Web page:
Russia's less-than-sure thing
There's no surprise in Russia's newly elected president – or is there?
More swimming pools. That, at least, is one change Russians might expect from their incoming president. Dmitri Medvedev, who kicks up waves twice a day, says the country lacks enough pools. But otherwise, Russians can expect mainly continuity: more autocratic Putinism, more oil-driven prosperity, more assertive foreign policy.
That, anyway, is the message of Mr. Medvedev's March 2 "victory," which itself was a foregone conclusion. Outgoing President Vladimir Putin, who will slide over to become prime minister, handpicked this loyal protégé as his successor. The pair assures citizens – and the wary West – that together they'll keep Russia on course.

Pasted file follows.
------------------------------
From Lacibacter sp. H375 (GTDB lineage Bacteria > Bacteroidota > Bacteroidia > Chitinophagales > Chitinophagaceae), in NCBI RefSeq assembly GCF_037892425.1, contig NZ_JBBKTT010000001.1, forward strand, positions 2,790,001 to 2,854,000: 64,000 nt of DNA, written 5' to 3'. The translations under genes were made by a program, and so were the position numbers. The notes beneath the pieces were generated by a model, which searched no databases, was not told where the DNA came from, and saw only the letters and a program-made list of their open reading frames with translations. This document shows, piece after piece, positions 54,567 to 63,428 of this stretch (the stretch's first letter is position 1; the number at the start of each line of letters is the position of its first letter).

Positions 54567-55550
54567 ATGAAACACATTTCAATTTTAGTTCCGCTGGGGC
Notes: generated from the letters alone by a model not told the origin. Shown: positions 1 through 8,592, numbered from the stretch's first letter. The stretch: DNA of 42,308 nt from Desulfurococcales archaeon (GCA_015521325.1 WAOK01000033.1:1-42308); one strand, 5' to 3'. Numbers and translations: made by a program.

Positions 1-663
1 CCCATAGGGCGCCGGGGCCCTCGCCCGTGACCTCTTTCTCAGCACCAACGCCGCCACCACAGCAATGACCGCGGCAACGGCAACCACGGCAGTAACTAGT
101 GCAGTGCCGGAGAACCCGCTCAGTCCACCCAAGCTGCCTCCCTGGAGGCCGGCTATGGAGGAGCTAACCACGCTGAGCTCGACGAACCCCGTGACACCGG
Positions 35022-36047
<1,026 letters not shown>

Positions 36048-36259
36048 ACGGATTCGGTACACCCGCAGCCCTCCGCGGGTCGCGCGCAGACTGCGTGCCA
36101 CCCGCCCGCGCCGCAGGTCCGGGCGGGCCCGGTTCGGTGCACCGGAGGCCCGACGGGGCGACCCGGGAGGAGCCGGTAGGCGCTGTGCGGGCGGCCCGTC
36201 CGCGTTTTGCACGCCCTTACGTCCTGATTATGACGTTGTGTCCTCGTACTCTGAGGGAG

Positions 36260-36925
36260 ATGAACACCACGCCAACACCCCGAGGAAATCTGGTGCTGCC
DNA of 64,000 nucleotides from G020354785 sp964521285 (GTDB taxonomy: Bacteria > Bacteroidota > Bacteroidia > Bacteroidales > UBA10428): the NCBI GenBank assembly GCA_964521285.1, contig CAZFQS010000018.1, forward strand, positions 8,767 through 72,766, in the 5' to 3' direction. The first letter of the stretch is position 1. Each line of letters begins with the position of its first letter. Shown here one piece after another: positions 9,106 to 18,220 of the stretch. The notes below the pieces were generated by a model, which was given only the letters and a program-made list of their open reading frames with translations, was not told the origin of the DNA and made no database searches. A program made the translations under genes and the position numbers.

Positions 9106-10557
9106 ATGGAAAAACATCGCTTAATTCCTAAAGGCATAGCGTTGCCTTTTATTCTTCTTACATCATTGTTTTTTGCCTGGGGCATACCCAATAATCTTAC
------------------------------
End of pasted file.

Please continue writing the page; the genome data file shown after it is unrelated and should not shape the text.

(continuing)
But beneath such certainty lies a certain uncertainty – about political power-sharing, about Russia's economic future, and even about how it will project strength, especially toward Europe.
For starters, no one knows whether Medvedev, who is assumed to be Putin's lap dog, will eventually leap to the ground and discover his own legs.
Now, Putin controls the real levers of power. He has the loyalty of Russia's security forces, its parliament, and the media. A move by Medvedev to strike out on his own would cause a backlash from the elite. Besides, he's walked lockstep with friend Putin for years. Why would he question a course that's brought Russia prosperity and international respect?
And yet. And yet. Shared leadership is something new for Russia. Historically, a new Kremlin boss makes borscht of the man who put him there. And Medvedev has hinted at more meaningful changes than swimming pools. He has called for "freedom in all its forms – personal freedom, economic freedom and, in the end, the freedom of self-expression."